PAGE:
I spent much of today at the Georgia Straight's Grassroots Expo for the Cannabis Curious.
It's a two-day event at UBC Robson Square focusing on a wide range of issues related to a plant that is clearly very popular with the public.
Today, there were sessions on how cancer patients face obstacles in obtaining medical cannabis. I saw another panel discussion about women in the cannabis field, as well as a talk about how this plant can help children cope with a genetic form of epilepsy called Dravet syndrome.
But it's clear that some Vancouver politicians still have grave concerns about cannabis, notwithstanding its massive contribution to the local economy and people's sense of wellness.
That was apparent last year when the Vancouver park board narrowly voted in favour of banning all cannabis-related events at beaches and in local parks.
One of the four commissioners who voted for the prohibition was John Coupar.
He's since declared his intention to become the NPA's mayoral candidate in the October election.
With his deep roots in Vancouver and upbeat demeanour, Coupar is probably the NPA's most electable mayoral candidate.
Coupar is president of Novex Delivery Solutions, which is a courier company that relies on hybrid vehicles. It's therefore far greener than its competitors.
As an NPA mayoral candidate, Coupar could credibly present himself as a politician who's concerned about the environment.
That would set him apart from two other possible NPA candidates: former oil and gas lobbyist and councillor Hector Bremner and former Conservative MP Wai Young.
But where does that leave the cannabis community if Coupar became the nominee? Probably not in the best position, given Coupar's opposition to giving it any space in local parks.
If he becomes mayor, who's to say he won't adjust licensing rules to make it more difficult for dispensaries to remain in business? What other restrictions might he have in mind?
It's hard to determine because there's no information on his website. He has been endorsed by former attorney general Suzanne Anton, who never expressed any concerns over the RCMP's repeated crackdowns on cannabis.
In the past, NPA councillors have tried to delay the issuing of development permits to dispensaries until the federal government's glacial legalization process finally reaches its conclusion. That should be another concern for people who work in this industry.
Coupar is clearly no friend to the cannabis community, yet he's the NPA candidate who's most likely to win a general election.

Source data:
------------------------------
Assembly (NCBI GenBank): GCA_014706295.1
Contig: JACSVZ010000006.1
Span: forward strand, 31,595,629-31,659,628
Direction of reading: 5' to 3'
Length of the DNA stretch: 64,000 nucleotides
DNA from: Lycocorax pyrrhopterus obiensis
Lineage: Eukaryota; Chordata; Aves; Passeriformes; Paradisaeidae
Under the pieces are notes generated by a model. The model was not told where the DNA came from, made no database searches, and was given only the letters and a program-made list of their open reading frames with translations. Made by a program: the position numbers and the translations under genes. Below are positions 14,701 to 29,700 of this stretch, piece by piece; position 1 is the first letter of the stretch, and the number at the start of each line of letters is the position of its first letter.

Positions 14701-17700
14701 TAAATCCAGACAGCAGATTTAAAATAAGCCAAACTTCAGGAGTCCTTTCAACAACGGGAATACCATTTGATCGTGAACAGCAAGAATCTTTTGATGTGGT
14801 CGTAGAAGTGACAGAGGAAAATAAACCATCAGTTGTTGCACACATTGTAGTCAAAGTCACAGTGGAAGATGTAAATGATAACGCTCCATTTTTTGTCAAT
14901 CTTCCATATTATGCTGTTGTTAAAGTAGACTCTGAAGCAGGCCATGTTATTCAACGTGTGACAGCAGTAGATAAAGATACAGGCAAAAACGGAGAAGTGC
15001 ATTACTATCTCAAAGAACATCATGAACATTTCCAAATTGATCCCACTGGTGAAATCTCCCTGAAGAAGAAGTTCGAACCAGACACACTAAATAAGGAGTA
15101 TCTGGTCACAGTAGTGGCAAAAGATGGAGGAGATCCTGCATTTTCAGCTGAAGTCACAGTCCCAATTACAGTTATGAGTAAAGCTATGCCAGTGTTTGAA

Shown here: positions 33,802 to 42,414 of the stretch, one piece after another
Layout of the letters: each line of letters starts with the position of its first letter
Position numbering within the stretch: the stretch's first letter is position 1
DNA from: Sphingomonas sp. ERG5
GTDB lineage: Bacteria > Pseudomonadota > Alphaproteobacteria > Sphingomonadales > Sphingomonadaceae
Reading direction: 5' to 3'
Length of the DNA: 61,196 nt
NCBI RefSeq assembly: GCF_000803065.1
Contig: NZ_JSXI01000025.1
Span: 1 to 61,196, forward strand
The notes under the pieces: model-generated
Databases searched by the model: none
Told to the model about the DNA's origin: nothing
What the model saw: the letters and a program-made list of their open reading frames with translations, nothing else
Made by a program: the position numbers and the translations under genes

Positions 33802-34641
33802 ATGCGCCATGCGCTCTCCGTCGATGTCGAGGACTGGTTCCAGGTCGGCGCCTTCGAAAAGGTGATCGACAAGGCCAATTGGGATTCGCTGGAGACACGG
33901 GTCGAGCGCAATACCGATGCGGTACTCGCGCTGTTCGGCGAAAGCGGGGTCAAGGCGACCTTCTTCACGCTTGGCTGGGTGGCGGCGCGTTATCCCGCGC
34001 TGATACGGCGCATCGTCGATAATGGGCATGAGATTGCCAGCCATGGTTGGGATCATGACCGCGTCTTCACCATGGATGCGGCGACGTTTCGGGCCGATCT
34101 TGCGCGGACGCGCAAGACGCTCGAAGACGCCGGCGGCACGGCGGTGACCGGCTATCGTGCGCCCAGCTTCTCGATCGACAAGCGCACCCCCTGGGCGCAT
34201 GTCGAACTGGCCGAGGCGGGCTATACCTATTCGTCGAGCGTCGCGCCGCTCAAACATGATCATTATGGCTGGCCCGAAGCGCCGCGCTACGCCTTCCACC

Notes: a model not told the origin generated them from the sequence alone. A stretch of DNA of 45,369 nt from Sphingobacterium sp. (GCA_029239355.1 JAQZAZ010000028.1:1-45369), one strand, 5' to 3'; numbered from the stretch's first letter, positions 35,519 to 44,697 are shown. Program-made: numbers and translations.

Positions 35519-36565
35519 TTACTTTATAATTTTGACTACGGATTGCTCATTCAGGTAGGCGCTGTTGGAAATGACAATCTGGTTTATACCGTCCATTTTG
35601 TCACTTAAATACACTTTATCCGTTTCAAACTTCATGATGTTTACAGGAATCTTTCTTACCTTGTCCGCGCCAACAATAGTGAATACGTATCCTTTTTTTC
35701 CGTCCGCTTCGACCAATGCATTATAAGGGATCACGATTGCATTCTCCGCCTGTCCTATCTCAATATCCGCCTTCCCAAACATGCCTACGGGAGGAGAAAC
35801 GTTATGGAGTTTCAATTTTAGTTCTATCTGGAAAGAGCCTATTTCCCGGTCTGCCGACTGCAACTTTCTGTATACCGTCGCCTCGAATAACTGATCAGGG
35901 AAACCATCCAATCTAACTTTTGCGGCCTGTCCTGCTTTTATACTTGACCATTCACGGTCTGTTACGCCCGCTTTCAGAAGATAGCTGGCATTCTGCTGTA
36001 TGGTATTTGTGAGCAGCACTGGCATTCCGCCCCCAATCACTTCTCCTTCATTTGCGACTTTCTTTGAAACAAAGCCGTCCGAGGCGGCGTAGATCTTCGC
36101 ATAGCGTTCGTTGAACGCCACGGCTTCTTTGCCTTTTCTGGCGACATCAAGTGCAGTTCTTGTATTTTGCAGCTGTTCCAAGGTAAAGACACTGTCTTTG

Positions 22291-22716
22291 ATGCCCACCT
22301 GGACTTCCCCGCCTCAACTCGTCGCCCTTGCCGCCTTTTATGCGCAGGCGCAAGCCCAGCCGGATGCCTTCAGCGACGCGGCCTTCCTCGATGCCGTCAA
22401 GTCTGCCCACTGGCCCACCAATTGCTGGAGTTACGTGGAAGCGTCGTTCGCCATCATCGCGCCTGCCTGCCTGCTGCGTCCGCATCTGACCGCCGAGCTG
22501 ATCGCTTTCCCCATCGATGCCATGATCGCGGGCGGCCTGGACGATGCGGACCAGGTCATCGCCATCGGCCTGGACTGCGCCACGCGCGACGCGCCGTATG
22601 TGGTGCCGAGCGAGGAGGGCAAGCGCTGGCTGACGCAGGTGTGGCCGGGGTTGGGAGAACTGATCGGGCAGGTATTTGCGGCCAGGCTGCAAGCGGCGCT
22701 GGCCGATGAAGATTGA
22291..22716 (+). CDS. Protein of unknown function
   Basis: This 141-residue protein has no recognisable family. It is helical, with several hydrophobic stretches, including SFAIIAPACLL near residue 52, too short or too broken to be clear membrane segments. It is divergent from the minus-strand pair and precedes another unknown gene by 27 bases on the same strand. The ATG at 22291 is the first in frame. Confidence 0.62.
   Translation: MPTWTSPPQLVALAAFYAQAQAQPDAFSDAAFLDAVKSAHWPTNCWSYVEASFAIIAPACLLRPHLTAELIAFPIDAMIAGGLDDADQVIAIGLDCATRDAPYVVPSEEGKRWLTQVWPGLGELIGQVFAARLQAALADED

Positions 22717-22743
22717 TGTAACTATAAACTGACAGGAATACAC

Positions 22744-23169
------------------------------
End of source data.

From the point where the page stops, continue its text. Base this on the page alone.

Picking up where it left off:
So what's the best way to prevent him from becoming mayor?
There's an option for those who are sick and tired of restrictions being imposed on a plant that's a great substitute for those addicted to alcohol and opioids.
Cannabis can save lives of those at risk of dying from fentanyl overdoses. It's literally a life and death issue for some in our city.
People who feel this way should seriously consider taking out a membership in Coupar's party, the Vancouver NPA.
The deadline for signing up in time to vote in the mayoral-nomination race is April 29.
And after becoming a member, cannabis-community supporters should show up at the Hellenic Community Centre (4500 Arbutus Street) on May 29 and vote in the NPA's mayoral-nomination race.
Here's the way to really exert influence: cast a ballot for the former Conservative MP, Wai Young, if she enters the race.
That's because she's the least electable of the prospective NPA mayoral candidates.
If Young becomes the nominee, a pro-cannabis candidate like Green councillor Adriane Carr would have no difficulty defeating her in the general election.
Even someone with a lower public profile, like independent candidate Shauna Sylvester, would likely clobber Young, who's far too right wing for most Vancouverites.
Coupar, on the other hand, would be a more formidable opponent, given his environmental record.
So why not eliminate him from the race before he can even get his name on the ballot?
Such a strategy would surely get his attention. It might even convince him to present some enlightened policies around cannabis in advance of the NPA nomination meeting.